Climate doomsday pundits could be correct after all

DECCAN CHRONICLE. | R. MOHAN
Published Aug 27, 2018, 2:10 am IST
Updated Aug 27, 2018, 2:10 am IST
The grave consequences of disturbing ecological balance.
Aerial photograph of the flooded Chengannur. (Image DC)
 Aerial photograph of the flooded Chengannur. (Image DC)

Kerala may be barking up the wrong tree, or should one say the wrong dam? The Mullaiperiyar dam, an ingenious creation of the British engineer Pennicuick, is being targeted at a time of plenty as well.  The irony is it has become a symbol of discord even at a time when the ancient structure proved its ability to hold 142 feet level of water. Maybe, it is the contentious environment of the day that is to blame. The issue, however, must be viewed with sympathy as Kerala has been devastated, even if it was only done in by a disaster that was presaged with plenty of warnings having been given by scientists and environmentalists.

 The facts bear out that Tamil Nadu has a clear case as well as a clear conscience with regard to Mullaiperiyar. The discharge from the TN-operated dam was just about 6 tmc feet of water as compared to the 36 tmc feet that the Idukki and Idamalayar dams sent rushing downstream to overwhelm Aluva and Ernakulam-Kochi in the maximum weeks of the disaster, which were the second and third weeks of August. The enormity of 40-plus rivers overflowing their banks is a biblical spectacle of a deluge that proved as frightening as the effect of Hurricane Katrina on New Orleans. 

 

What such calamities reveal is there are many more to come and the one to blame is mankind. A warmer world will see more and more extreme events. This is a theme that has often repeated itself as storms of every possible category to flooding, landslides and fires ravage the planet on a routine basis these days. You don’t need any silly logic like those of some bakhts who blamed the Kerala floods on a bachelor god’s anger when we know that man has helped these events over the last 100 years with just his selfish presence on the planet in increasing numbers that have topped seven billion and counting.

The industrial world could be blamed for all the damage caused by global warming as it expanded in the 19thand 20thcenturies. However, we are also to blame for climate change by sheer unplanned expansion of living spaces as forests have been denuded to try and satisfy an insatiable greed, a fact that is particularly relevant to the ecology of the precious Western Ghats whose biodiversity was the pride of South India. The imagery of palm-lined beaches and nature and native cures in spas has been an excellent driver of tourism for ‘God’s own country’. Only now are questions being asked whether excesses in this segment are beginning to tell.

 The point is the dangers of unplanned expansion without sparing a thought to disturbing the ecological balance were well brought out in the Gadgil and Kasturirangan reports on the ecology of the Western Ghats. The United Nations disaster response expert Muralee Thummarukudy and Madhav Gadgil had warned in their 2011 reports that a mega-monsoon was inevitable and for which the state was ill-prepared. Muralee is quoted as having said that he was not at all proud that his doomsday forecast had proved right. The push for development may have bulldozed all such concerns.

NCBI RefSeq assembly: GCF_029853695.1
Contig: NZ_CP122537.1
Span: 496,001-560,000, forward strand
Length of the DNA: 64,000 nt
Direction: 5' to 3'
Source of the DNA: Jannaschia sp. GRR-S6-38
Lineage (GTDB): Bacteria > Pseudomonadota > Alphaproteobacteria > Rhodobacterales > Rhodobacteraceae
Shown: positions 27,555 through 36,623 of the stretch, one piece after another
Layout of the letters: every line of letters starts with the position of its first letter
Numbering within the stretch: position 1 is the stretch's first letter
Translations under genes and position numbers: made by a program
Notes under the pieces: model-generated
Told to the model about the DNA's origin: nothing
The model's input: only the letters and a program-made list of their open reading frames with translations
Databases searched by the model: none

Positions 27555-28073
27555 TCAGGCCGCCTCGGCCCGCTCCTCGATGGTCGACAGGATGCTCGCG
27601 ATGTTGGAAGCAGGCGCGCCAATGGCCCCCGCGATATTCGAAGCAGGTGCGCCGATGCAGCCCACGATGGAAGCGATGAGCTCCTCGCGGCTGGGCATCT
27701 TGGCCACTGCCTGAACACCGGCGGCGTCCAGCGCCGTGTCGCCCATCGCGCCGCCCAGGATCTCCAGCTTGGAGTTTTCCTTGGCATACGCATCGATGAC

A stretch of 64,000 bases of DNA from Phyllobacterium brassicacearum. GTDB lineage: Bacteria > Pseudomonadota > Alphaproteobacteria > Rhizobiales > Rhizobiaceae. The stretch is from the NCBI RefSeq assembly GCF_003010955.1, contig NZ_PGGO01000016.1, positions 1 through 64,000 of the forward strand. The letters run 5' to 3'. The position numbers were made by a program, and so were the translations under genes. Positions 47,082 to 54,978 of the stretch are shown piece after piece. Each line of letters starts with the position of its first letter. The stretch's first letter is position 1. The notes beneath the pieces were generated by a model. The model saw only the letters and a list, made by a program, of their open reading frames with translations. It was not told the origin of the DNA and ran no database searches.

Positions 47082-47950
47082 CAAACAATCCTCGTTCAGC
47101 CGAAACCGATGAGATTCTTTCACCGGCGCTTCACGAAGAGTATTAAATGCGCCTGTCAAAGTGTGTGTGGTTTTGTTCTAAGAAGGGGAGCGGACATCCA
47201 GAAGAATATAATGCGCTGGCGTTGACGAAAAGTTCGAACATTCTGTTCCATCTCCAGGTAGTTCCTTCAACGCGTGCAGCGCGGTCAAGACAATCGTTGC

A very bitter Gadgil is quoted as saying “Unfortunately, our state governments are in collusion with vested interests that do not want any environmental laws to be implemented. Our recommendations would have been accepted in any law-abiding society. But we have a lawless society and extremely poor governance.” That rings very true when the impact of the disaster strikes in the images of rushing water and the devastation it leaves in its wake we have had an overdose in the past few weeks. It is a very sad moment to see lives wrecked beyond easy redemption as thousands of dwellings have been damaged and the pain and the costs involved in rebuilding lives are beyond description.

The other problem that environmentalists have often stressed is the apathy towards coastal regulations. India has such a long coastline from West Bengal to Gujarat in peninsular India that unplanned development extending for thousands of kilometres is bound to prove disastrous. It appears the march of private capital and the commerce it spins off in the hunt for profits is unstoppable. And then there is the sand mafia that has been supplying a precious building resource for developers and builders all over the country. The ecological damage they have caused by mining sand from rivers is still being assessed. 

In the final analysis, we are incapable of learning from history. A few months on, life will be nearer normal and the worst of the flooding experience will have been forgotten. It will be back to business as usual as 1.3 billion people will be living off the finite resources of the country. Maybe, looking at all this, it would be a good idea if man were to colonise Mars in order to survive the climate apocalypse that might make Earth uninhabitable, as also foretold in the puranas and their definition of the yugas. The inexorable march of destruction might jeopardise the whole of mankind some day in the not too impossibly far future. Is Kali yuga coming sooner than predicted? 

(R Mohan is the Resident Editor of Chennai and Tamil Nadu editions of Deccam Chronicle)

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